SAG-AMPTP talks end without deal

Guild talks end sans pact; next up, AFTRA

SAG has run out of time to make a new feature-primetime deal with the majors and has been pushed aside in favor of AFTRA — probably until late May.

The failure of SAG and the companies to make a deal after 18 days of talks will ignite fears that SAG will strike when its deal expires June 30. SAG president Alan Rosenberg told Daily Variety that SAG will now “take the temperature of the membership” and may seek a strike authorization from members as early as next week but he also portrayed the guild leadership as wanting to avoid a work stoppage.

“Our negotiating team is prepared to work around the clock for as long as it takes to get a fair deal,” he said. “We want to keep the town working.”

Rosenberg said the two sides were within reach of a deal on Tuesday — an assessment in stark contrast with how the companies portrayed the collapse of the talks.

The companies said SAG’s been unreasonable and unrealistic and said differences remain on DVD residuals, streaming, made for new media, and new-media use of clips and library material.

“Under these circumstances, with SAG’s continued adherence to unreasonable demands in both new and traditional media, continuing negotiations at this time does not make sense,” the AMPTP said. “In the end, this round of SAG negotiations ended without an agreement because SAG simply refused to recognize the fundamental business and labor principles that have already been accepted by directors, writers and producers.”

In the meantime, the American Federation of Teleivision & Radio Artists will launch its primetime bargaining this morning with the AMPTP. That negotiation’s widely expected to end in a deal within two weeks.

AFTRA’s talks had been delayed twice to give SAG a chance to close its deal but the congloms were unwilling Tuesday to agree to one more delay. Instead, as previously planned, the congloms pulled the plug on the SAG talks early Tuesday evening, despite objections from SAG that a deal was within reach.

Rosenberg said he believes AFTRA will hold firm on issues that are important to SAG. But that’s a questionable assessment, given the far more moderate approach that AFTRA’s taken in recent years.

SAG’s also running the risk of losing new TV shows by not making a deal before AFTRA. Once AFTRA has its deal in hand, it can start signing shows shot on digital — an area of shared jurisdiction — since producers will probably prefer dealing with AFTRA than SAG.

Rosenberg and SAG singled out the AMPTP’s proposal for use of clips from libraries in new-media formats, which called for lifting the requirement that actors be allowed to give their consent. The AMPTP contended that while they are willing to require payment for such use, the notification requirement would make such a business unprofitable.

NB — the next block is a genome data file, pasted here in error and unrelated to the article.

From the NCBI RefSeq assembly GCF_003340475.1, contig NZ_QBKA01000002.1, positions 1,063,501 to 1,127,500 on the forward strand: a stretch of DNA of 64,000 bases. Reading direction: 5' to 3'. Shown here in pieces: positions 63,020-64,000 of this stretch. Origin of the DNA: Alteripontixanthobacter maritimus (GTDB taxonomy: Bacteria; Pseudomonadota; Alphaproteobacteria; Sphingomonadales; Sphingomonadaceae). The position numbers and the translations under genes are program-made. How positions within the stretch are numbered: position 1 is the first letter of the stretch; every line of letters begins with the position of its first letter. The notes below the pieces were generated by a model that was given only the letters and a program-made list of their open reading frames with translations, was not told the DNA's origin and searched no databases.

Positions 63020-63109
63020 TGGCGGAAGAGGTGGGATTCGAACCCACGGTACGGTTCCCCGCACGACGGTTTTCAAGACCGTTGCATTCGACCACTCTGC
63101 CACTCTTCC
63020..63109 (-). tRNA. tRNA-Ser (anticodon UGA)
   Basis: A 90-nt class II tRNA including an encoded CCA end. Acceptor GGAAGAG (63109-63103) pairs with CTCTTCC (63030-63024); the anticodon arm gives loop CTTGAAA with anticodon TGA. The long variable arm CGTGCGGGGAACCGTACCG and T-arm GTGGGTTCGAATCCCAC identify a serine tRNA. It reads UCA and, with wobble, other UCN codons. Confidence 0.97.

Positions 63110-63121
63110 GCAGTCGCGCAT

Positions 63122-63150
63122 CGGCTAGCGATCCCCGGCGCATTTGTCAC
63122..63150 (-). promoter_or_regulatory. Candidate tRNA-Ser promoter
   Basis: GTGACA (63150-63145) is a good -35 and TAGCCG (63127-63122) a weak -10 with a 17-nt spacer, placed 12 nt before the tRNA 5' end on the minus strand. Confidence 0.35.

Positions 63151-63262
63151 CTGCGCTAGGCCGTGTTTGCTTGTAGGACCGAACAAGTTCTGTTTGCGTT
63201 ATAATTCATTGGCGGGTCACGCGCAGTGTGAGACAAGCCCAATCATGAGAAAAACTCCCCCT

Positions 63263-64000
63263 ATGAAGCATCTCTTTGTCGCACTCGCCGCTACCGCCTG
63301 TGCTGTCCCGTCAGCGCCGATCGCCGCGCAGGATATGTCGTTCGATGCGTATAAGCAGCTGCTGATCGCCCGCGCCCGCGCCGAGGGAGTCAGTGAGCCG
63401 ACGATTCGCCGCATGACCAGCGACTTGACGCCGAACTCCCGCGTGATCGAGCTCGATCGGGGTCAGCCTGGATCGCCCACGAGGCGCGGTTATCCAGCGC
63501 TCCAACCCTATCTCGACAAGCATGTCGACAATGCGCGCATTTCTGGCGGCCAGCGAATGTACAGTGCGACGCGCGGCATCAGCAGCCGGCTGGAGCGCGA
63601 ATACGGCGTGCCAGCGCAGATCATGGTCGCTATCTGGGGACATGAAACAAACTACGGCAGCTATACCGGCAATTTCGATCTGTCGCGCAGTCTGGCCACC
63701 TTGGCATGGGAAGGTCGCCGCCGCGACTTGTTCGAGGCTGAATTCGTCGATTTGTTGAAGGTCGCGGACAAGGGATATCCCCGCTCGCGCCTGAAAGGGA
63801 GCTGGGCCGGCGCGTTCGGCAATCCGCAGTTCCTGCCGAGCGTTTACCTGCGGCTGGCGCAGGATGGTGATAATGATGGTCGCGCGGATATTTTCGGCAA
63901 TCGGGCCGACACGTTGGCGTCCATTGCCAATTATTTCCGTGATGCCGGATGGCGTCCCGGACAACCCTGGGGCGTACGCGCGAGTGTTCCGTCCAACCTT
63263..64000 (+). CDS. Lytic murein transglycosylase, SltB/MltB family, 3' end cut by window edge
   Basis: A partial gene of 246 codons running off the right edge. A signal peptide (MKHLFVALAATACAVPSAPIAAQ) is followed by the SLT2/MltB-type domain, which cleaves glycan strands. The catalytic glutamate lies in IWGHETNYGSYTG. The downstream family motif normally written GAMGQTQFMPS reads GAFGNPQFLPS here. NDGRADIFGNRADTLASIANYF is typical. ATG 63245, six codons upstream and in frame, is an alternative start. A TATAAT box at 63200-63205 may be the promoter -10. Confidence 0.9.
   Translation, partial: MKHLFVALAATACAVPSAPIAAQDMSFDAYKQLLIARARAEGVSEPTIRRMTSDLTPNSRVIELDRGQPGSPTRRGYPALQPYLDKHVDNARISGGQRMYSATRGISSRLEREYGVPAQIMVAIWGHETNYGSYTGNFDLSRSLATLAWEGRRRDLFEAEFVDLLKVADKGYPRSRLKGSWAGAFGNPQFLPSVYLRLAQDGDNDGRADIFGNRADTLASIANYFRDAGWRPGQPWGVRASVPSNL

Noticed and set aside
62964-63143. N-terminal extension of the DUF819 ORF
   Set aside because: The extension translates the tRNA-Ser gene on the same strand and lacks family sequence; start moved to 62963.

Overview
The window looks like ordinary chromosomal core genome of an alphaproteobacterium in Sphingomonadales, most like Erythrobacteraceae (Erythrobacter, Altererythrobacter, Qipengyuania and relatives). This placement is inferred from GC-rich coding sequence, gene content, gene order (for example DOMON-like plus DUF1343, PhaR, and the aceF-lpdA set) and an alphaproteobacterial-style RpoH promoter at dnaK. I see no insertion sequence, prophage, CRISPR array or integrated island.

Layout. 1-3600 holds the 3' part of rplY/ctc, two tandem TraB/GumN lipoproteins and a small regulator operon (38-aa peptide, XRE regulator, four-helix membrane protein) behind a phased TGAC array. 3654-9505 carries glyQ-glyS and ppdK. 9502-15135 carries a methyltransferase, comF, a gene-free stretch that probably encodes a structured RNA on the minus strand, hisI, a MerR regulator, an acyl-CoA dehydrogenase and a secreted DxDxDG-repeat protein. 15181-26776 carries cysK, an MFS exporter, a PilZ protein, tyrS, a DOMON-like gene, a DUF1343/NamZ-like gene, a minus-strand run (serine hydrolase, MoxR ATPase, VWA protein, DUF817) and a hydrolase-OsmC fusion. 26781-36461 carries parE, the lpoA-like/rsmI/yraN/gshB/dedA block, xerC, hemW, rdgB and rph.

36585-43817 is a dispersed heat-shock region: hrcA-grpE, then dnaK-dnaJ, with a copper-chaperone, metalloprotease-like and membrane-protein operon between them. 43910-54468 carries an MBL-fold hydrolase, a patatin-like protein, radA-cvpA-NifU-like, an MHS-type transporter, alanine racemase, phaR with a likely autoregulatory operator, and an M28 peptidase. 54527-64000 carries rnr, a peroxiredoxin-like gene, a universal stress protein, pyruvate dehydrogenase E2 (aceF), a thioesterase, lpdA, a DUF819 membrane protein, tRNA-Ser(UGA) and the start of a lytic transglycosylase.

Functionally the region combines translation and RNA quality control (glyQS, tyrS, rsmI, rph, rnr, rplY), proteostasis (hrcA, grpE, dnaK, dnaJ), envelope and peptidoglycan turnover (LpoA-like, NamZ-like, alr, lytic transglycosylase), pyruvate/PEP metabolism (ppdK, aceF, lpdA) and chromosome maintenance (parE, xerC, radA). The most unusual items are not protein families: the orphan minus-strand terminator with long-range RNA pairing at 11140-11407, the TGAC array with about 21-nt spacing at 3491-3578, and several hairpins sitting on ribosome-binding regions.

The AMPTP also attempted to isolate SAG, noting it has already reached three agreements covering new media with the WGA, the DGA and with AFTRA on its network code.

“Despite the existence of these recent three agreements, and despite SAG’s direct experience with the WGA strike and the AFTRA network code negotiations, SAG negotiators came to this newest round of negotiations with more than 36 major new proposals — and more than a few of those were deal-breakers,” it said. “The AMPTP negotiators took the opposite approach, introducing a modest package of just eight narrowly tailored proposals.”

The companies were particularly troubled as SAG insisted on improved terms for new media without any thresholds. The DGA deal, for example, exempted made-for-Internet original shows on which production costs are less than $15,000 per minute, $300,000 per program, or $500,000 per series, whichever is lowest.

Rosenberg said that the AMPTP’s new-media proposal is unacceptable because it would allow nonunion actors to work side by side with SAG actors.

As for AFTRA, it announced a few hours before the SAG talks ended that it would begin its twice-delayed primetime talks Wednesday. AFTRA’s contract covers “Rules of Engagement,” “Cashmere Mafia,” “Curb Your Enthusiasm,” “Flight of the Conchords,” “Dante’s Cove,” “Reaper” and ” ‘Til Death.”

AFTRA split from joint negotiations with SAG in late March over a nasty jurisdictional dispute stemming from actors on “The Bold and the Beautiful” attempting to decertify from AFTRA.

AFTRA’s negotiating team will be headed by Matthew Kimbrough, along with president Roberta Reardon and national exec director Kim Roberts Hedgpeth. As with the SAG talks, the negotiations will include a news blackout and take place at AMPTP headquarters in Encino.

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